Next of Kin | Theater Critic's Choice | Chicago Reader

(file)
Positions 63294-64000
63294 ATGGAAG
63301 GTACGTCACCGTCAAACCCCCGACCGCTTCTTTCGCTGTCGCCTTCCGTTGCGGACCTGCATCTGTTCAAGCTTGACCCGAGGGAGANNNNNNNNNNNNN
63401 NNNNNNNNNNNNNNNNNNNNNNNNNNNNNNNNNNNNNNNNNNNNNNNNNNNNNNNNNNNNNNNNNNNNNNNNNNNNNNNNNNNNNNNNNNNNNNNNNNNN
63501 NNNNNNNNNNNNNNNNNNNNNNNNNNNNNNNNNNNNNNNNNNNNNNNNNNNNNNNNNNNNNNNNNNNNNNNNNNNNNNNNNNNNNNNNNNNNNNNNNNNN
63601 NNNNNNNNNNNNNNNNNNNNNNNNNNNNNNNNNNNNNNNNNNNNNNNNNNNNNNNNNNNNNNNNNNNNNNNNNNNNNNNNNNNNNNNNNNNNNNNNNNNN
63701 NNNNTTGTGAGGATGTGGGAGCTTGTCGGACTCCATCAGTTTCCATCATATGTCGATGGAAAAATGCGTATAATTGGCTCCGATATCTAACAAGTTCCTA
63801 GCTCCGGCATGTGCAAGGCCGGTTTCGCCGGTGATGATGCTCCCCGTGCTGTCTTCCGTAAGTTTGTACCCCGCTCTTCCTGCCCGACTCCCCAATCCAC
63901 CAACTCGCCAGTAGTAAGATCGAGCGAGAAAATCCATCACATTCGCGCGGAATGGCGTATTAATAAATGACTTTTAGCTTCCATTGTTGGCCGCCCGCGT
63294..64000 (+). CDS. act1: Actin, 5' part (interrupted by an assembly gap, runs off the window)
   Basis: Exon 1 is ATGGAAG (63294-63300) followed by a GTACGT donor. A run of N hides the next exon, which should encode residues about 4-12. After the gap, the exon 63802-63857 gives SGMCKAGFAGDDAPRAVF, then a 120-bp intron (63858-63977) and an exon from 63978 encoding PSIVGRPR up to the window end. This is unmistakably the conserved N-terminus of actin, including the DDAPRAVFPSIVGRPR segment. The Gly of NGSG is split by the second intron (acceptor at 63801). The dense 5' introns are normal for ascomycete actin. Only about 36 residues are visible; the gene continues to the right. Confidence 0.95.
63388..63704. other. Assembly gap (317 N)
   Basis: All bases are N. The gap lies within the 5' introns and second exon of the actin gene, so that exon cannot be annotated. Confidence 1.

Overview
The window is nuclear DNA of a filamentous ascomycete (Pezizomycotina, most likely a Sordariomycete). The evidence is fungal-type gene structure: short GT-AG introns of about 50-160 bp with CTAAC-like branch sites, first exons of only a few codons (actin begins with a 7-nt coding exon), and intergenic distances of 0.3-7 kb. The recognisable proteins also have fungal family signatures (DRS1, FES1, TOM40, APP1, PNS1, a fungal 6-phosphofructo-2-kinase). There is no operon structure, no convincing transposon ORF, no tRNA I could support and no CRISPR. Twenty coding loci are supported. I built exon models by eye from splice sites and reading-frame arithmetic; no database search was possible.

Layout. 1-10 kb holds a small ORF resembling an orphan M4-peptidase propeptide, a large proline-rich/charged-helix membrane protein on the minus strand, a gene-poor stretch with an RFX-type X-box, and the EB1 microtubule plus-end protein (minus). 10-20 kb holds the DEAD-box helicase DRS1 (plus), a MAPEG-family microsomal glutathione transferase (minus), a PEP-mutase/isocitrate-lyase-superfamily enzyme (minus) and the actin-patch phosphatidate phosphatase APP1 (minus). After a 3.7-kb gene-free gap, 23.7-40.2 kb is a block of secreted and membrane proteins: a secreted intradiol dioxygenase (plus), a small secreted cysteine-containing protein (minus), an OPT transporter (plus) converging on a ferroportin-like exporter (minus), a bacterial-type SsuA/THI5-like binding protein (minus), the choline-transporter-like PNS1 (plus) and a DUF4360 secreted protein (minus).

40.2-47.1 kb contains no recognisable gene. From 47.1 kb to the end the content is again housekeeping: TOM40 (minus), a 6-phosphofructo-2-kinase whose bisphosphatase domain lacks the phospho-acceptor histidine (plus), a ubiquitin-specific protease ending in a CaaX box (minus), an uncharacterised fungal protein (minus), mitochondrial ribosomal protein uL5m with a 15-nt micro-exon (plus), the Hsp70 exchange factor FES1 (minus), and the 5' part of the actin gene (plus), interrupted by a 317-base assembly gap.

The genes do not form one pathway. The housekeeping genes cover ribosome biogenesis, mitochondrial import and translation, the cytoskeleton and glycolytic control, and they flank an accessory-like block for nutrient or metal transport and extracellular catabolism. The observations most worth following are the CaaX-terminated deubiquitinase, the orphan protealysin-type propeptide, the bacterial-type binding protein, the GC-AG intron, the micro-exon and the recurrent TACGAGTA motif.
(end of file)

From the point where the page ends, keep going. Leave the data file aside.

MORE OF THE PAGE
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The first feature (1985) of Canadian writer-director Atom Egoyan (Family Viewing, Speaking Parts) is probably his least-known work. But thanks to its dynamic camera style and its bizarre premise, it is in many ways his most immediately engaging. In the course of undergoing family therapy with his parents, a young Canadian WASP (Patrick Tierney) comes across a video of an Armenian family (Berge Fazlian, Sirvart Fazlian, and Egoyan regular Arsinee Khanjian) who put their son up for adoption 20 years ago. Flying to the city where this family lives, the hero poses as the missing son and becomes much better integrated in their family than he is in his own. As in Egoyan's subsequent films, video not only has an important function in the plot but is also employed metaphorically. Egoyan's use of realistic details often proves deceptive; just as we've settled into accepting his plot on a literal level, he starts unhinging our expectations with ambiguities and details that don't fit comfortably within a realistic scenario. (One particular ambiguity that is never resolved is the young man's relationship with his "sister.") The result is a very impressive debut, beautifully acted by all the leads and engaging and provocative in its treatment of the differences (as well as the similarities) between role-playing and pretending. (Chicago Filmmakers, 1229 W. Belmont, Friday and Saturday, February 22 and 23, 8:00, 281-8788)

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